Being a Wisconsin
native and living portions of several years in the Driftless Area of
SW Wisconsin, essentially the quadrant of the state between the Wisconsin
River and its mouth where it enters the Mississippi at Prairie du Chein,
I am familiar with the Mississippi in its more northern watercourse.
Though I return occasionally, it's been some years since I've returned
to the area with close and local attention. The following might be of
1. There's (I hope
its still there) a fish smokehouse along the river in Dubuque, if memory
serves me, just south of the Wisconsin-Iowa bridge. It's an unusual,
grubbily-wonderful place in that one can get all kinds of smoked trash
fish--buffalo, gar, sturgeon, carp & probably steel-belted radials--and
the food is surprisingly tasty.
2. That area, on the
Wisconsin side particularly, was home to a 19th century mining boom
and still reflects the Cornish and Welsh settlers. Though some 30 miles
east of the River, the town of Mineral Point is a place where the original
Badger identity of the state was shaped, named after the low sheds,
burrow-homes and lead mining digs of the immigrant populations. There
are interesting reconstructions, historical collections and folk culture
elements (bakeries offering pasties come to mind) in and around Mineral
3. From La Crosse
south the culture is Scandinavian, and the little river towns are notable
for Norwegian festivals and tschatkies(?).
4. The mouths of the
major Wisconsin rivers (St Croix, Chippewa, Black & Wisconsin),
where they flow into the Mississippi are spots of beauty and history,
often of towering cliffs. I'd have your researcher check with local
newspapers, libraries and historical societies for times & places
of scheduled events. You'll get good footage and goofy stories.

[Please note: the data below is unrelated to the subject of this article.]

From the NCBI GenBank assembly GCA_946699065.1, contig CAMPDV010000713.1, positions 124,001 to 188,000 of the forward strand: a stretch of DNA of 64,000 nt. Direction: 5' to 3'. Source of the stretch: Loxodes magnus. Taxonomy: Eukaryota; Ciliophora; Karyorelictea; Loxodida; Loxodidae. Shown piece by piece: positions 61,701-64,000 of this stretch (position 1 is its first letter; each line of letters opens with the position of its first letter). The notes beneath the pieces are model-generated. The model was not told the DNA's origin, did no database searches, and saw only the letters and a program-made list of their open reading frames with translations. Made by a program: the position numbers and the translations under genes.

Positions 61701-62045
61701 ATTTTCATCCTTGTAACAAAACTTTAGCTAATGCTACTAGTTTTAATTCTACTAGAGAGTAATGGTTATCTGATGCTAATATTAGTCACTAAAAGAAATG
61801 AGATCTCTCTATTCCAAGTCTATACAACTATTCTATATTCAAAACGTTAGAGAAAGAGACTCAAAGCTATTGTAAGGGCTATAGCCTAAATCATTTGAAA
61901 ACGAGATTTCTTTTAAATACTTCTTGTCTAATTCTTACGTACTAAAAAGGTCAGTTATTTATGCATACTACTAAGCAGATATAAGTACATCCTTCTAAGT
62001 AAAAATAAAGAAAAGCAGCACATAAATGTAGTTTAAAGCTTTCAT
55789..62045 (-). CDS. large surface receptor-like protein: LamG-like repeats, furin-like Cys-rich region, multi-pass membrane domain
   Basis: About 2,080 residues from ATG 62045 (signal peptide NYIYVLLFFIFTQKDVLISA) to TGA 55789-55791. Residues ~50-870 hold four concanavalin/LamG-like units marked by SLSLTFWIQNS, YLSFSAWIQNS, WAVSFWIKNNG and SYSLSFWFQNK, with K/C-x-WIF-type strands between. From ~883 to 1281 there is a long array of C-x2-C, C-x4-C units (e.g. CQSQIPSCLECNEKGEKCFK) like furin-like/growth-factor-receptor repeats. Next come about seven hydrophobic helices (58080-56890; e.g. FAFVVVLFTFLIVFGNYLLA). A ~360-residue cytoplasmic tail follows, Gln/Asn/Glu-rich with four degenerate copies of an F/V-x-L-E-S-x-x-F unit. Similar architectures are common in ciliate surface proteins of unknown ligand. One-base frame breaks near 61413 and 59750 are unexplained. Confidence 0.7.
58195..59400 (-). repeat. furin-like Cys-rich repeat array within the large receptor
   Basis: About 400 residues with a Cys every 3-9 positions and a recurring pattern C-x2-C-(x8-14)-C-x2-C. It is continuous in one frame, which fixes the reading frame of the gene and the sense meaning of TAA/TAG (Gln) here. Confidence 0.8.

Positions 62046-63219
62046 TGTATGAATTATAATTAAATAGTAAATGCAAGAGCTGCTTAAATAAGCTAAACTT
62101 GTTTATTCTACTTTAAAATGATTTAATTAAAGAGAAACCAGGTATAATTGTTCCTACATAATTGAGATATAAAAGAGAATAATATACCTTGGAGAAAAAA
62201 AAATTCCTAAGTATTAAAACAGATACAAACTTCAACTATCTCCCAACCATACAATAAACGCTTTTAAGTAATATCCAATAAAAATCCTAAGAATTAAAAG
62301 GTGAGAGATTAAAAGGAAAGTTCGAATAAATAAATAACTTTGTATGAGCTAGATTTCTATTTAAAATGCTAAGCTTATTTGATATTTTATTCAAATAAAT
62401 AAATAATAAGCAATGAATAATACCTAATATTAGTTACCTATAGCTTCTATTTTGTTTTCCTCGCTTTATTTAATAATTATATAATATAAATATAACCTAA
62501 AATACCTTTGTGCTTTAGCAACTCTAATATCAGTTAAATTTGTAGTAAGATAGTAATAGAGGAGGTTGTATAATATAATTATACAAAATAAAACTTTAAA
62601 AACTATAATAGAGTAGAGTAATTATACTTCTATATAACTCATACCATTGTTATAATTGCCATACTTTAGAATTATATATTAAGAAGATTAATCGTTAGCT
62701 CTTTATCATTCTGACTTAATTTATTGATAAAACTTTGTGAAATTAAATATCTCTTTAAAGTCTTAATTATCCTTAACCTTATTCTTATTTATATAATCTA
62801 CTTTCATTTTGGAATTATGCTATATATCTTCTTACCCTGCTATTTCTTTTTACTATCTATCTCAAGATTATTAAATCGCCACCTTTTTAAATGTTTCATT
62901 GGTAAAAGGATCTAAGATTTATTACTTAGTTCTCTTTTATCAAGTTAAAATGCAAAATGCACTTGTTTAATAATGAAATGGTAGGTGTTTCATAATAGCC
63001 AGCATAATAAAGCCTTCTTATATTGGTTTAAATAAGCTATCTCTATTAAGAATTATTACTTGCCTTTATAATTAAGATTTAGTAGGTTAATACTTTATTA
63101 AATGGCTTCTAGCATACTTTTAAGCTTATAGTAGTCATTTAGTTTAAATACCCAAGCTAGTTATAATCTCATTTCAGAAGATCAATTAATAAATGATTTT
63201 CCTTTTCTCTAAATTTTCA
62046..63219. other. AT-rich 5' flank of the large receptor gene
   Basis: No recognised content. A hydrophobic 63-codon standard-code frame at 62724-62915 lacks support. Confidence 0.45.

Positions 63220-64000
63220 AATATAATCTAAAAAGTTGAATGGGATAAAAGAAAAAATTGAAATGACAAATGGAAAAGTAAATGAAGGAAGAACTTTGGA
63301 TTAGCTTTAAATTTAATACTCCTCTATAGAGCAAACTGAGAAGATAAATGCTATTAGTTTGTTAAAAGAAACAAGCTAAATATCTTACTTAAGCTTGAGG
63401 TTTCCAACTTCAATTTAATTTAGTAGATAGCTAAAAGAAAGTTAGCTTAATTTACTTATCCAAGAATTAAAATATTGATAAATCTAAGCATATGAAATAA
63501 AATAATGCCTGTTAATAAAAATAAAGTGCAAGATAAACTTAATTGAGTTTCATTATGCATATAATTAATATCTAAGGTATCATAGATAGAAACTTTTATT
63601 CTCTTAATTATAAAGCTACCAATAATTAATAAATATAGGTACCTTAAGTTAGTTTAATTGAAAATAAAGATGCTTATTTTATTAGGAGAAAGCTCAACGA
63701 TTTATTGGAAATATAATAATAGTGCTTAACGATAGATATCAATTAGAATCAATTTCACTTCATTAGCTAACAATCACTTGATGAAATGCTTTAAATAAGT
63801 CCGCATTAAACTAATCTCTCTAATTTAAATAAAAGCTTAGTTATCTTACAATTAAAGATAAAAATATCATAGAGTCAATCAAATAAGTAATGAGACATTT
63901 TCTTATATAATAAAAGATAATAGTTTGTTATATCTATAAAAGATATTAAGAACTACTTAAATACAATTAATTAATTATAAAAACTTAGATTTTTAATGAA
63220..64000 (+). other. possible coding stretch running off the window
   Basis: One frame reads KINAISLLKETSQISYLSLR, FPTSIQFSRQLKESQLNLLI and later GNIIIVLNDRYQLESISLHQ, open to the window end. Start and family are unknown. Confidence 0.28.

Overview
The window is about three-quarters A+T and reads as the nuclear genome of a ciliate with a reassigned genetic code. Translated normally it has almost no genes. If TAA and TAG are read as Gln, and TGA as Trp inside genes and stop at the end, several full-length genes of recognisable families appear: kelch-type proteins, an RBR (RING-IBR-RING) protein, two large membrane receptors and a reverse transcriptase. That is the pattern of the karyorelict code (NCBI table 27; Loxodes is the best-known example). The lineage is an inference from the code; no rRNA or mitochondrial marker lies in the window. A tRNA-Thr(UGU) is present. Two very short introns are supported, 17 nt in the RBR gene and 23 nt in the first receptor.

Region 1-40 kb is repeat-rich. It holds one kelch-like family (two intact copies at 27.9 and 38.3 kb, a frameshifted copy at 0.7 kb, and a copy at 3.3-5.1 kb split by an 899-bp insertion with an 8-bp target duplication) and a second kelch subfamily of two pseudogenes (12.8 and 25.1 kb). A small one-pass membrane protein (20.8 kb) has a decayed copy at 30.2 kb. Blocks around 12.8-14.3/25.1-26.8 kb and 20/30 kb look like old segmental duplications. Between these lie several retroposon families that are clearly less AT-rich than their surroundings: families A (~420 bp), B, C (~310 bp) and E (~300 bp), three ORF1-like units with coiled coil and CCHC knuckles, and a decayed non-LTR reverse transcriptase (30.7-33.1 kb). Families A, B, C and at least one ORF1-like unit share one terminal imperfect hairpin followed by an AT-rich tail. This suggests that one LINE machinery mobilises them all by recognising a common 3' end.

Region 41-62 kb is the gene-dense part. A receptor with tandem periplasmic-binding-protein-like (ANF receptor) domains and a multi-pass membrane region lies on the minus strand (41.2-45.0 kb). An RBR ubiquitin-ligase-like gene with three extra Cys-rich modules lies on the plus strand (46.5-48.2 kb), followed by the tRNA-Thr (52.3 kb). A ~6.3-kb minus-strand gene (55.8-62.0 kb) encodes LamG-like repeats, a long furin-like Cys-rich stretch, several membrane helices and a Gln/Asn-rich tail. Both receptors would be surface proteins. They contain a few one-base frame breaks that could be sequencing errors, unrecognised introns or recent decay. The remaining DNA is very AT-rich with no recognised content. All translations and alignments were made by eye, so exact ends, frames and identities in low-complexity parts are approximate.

5. Galena (Illinois)
just a few miles south of the Wisconsin border was the home of General
U.S. Grant. In the lead mining area mentioned above , it's a hotbed
of Victorian homes and antique culture, and is just a couple miles east
of the Mississippi on a smaller river I can't recall the name of. Check
it out--its an eerie bottomland with too many cemeteries.
6. Eagles and paddlefish
are a couple of notable species in this area. The 50 pound+ prehistoric
paddlefish swim up the tributary rivers to the first dam where they
leap and congregate.
7. Old line German
breweries. Leinenkuegel in La Crosse & others, though Anheiser-Busch
has for years been Budweisering the originals.
8. I suspect you know
Wisconsin Death Trip, Michael Lesey's incredible book about Black River
Falls in the 1890's, made into a documentary film by James Marsh. BRFalls
is just up the Black River from its mouth at the Mississippi. There
are still very strange, isolate areas in this part of the northern Mississippi
Valley and the unglaciated landscape creates many narrow runs and dead-end
roads, with all the cultural cut-offs they suggest.
9. If you film in
the summer, go to the local softball and baseball games in the evenings.
The parks and ambiance, damp air rising in mist above the light pylons,
and ease of it all is quite wonderful. First read Richard Hugo's poem
on Missoula Softball Tournaments with its refrain something like, "the
wives, wives, the beautiful wives."
10. Because the bluffs
are so sharp and high in this upper midwestern river valley, there are
several different recreational & transport systems squeezed along
or within the river--trains, roads, barge traffic, migratory routes,
hang gliding (where the currents blow up the bluffs), lots of bikers,
kayakers and canoeists. I'm not sure it qualifies as art, but you'll
make it that if it's of interest.
11. mIEKAL aND lives
about 40 miles east near the small town of LaFarge. He's part of Dreamtime
Village, an anarcho-eco community in the Kickapoo River Valley. He publishes
Xexoxial Editions [10375 Cty Highway A; LaFarge WI 54639; http://cla.umn.edu/joglars/xe;
firstname.lastname@example.org]. When I saw him last summer
he spoke of traveling anarchist circuses & other madness--check
the site. He's an engaged and fascinating eccentric.
12. A little off the
track is the Dickeyville Grotto, in the town of Dickeyville.
The more I ramble
on the more that comes to mind, so stay in touch if I can be of some
One other Mississippi
River thought: I've long held in mind doing a book on rope swings that
hang from trees & bridges over swimming holes and for years would
seek them out, try them out and take a few snapshots. The book's never
materialized, but it might be a motif to follow in your documentary.